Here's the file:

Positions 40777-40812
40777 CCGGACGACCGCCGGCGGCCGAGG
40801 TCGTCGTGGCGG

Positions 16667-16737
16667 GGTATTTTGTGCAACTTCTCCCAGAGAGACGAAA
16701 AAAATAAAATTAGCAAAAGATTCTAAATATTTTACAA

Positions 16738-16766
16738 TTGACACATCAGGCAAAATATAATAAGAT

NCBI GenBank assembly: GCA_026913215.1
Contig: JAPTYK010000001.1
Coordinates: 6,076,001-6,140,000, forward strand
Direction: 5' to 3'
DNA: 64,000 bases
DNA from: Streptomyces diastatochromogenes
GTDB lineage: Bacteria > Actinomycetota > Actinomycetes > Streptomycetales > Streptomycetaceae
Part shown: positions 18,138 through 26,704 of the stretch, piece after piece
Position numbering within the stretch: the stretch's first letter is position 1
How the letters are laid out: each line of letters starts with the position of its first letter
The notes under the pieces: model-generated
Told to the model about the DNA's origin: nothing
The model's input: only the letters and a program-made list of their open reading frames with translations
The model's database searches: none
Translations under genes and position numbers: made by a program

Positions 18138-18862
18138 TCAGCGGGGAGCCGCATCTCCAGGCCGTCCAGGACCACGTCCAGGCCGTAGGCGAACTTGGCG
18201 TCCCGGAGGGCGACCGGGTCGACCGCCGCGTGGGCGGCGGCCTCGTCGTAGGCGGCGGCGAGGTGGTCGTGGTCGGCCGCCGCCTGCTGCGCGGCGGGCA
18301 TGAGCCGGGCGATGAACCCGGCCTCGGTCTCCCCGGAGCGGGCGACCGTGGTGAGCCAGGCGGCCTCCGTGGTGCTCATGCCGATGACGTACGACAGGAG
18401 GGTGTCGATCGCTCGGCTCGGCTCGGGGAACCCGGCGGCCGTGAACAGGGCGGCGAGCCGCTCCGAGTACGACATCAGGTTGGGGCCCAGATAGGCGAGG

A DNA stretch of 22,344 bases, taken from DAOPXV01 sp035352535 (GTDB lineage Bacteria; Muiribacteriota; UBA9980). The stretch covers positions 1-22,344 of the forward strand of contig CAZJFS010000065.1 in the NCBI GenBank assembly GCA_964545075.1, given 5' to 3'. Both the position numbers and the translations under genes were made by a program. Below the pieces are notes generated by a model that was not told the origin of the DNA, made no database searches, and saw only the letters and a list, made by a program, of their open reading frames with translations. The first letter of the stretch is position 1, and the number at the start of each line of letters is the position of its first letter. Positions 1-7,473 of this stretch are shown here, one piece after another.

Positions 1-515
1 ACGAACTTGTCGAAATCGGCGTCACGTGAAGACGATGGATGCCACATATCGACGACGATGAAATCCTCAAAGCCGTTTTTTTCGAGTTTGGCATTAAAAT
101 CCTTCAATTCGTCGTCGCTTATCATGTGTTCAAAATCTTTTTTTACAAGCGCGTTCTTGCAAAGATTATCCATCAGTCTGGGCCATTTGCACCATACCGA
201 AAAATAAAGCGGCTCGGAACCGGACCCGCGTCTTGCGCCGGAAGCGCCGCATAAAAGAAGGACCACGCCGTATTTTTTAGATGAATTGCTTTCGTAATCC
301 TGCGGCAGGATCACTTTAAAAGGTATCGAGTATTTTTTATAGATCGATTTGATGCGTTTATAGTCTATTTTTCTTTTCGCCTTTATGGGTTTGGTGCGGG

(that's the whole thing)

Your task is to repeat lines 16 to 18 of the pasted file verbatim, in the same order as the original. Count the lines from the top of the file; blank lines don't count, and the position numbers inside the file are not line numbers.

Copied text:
Part shown: positions 18,138 through 26,704 of the stretch, piece after piece
Position numbering within the stretch: the stretch's first letter is position 1
How the letters are laid out: each line of letters starts with the position of its first letter